No matter how she framed it all, she simply wasn’t completely satisfied with any of her life-blocks. She saw room for improvement in each. Kurt says I have to be completely honest with myself. I have to be harsh. If that means facing up to the fact that I’m unhappy with my life, so be it. This is a new beginning, the start of my path.
Evie plucked a pen out of her bag and continued with the exercises.


* * *


Top 5 things that make me Unhappy.

1. Feeling trapped in my life.

2. Existing instead of living.

3. Lack of money.

4. Doubting the good things in my life.

5. Not being able to complete the things I start.


Top 5 things that make me Happy.

1. Watching Robbie grow.

2. Jon.

3. Being creative.

4. Getting a nice surprise.

5. Learning new things.


* * *


I’ve had a look back through some of my old diaries to see how I used to approach life. I’ve been keeping a diary since my teens. I read in Kurt’s article that it’s good to look back at the things I’ve written in the past. I seem to focus on the negative things all the time. I rarely mention good things. I’ve come to hate myself a little through reading the words of my past self.

I’m going to try and keep an appreciation log. Each day I’ll try to find something to be thankful for, or make a note of something good that happened, no matter how small. As I write this now I can’t think of anything that would be suitable.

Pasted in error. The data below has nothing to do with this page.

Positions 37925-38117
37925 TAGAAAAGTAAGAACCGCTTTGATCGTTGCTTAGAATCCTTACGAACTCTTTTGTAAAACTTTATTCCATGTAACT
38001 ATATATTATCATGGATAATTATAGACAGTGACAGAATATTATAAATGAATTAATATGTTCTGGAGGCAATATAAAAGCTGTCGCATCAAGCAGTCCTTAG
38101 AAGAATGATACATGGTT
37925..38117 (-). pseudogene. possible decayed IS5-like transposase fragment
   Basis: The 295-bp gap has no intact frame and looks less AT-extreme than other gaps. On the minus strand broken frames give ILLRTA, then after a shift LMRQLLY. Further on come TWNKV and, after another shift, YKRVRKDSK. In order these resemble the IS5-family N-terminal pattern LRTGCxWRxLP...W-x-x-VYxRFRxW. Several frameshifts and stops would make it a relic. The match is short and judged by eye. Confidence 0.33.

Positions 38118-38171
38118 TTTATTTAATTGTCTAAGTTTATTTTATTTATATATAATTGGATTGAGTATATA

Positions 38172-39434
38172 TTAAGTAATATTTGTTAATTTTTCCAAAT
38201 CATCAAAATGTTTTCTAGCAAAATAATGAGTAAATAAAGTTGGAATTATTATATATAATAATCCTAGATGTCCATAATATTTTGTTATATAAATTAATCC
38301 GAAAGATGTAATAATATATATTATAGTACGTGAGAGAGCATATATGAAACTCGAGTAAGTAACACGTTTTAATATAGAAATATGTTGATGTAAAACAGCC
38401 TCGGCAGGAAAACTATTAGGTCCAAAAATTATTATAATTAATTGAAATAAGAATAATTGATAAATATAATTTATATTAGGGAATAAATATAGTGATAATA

I’ve been thinking hard about the ‘doing something new’ exercise too. Everything that comes to mind would cost money I don’t have, or goes against my nature. I’d love to travel somewhere I haven’t been before, swim in a warm ocean, see the sun rise behind a mountain or set into a desert. I want to dance without being self-conscious, buy a dress on a whim and wear it once without feeling guilty or go out for a meal without dreading the bill. I’d like to give Robbie something I can’t afford, make love to Jon without worrying about how he sees me or fall asleep without thinking.


* * *


The bell tolled in the church tower. Evie looked at her watch then rapidly packed everything back into her bag. She discarded half of the sandwich she’d neglected and the remainder of her coffee into a bin before crossing the path and going back to work.

“Evie, I thought you’d done a runner.”

“Sorry, Layla. I lost track of the time.”

“OK, don’t make a habit of it, please. Can you empty and clean the orange juicer before you go today?

“Erm, I haven’t done it before.”

“Well, there’s a first time for everything.”

It isn’t ideal, but at least it’s new. I suppose I can start small and build up.

Many thanks for reading. If you have any feedback or thoughts, feel free to comment below.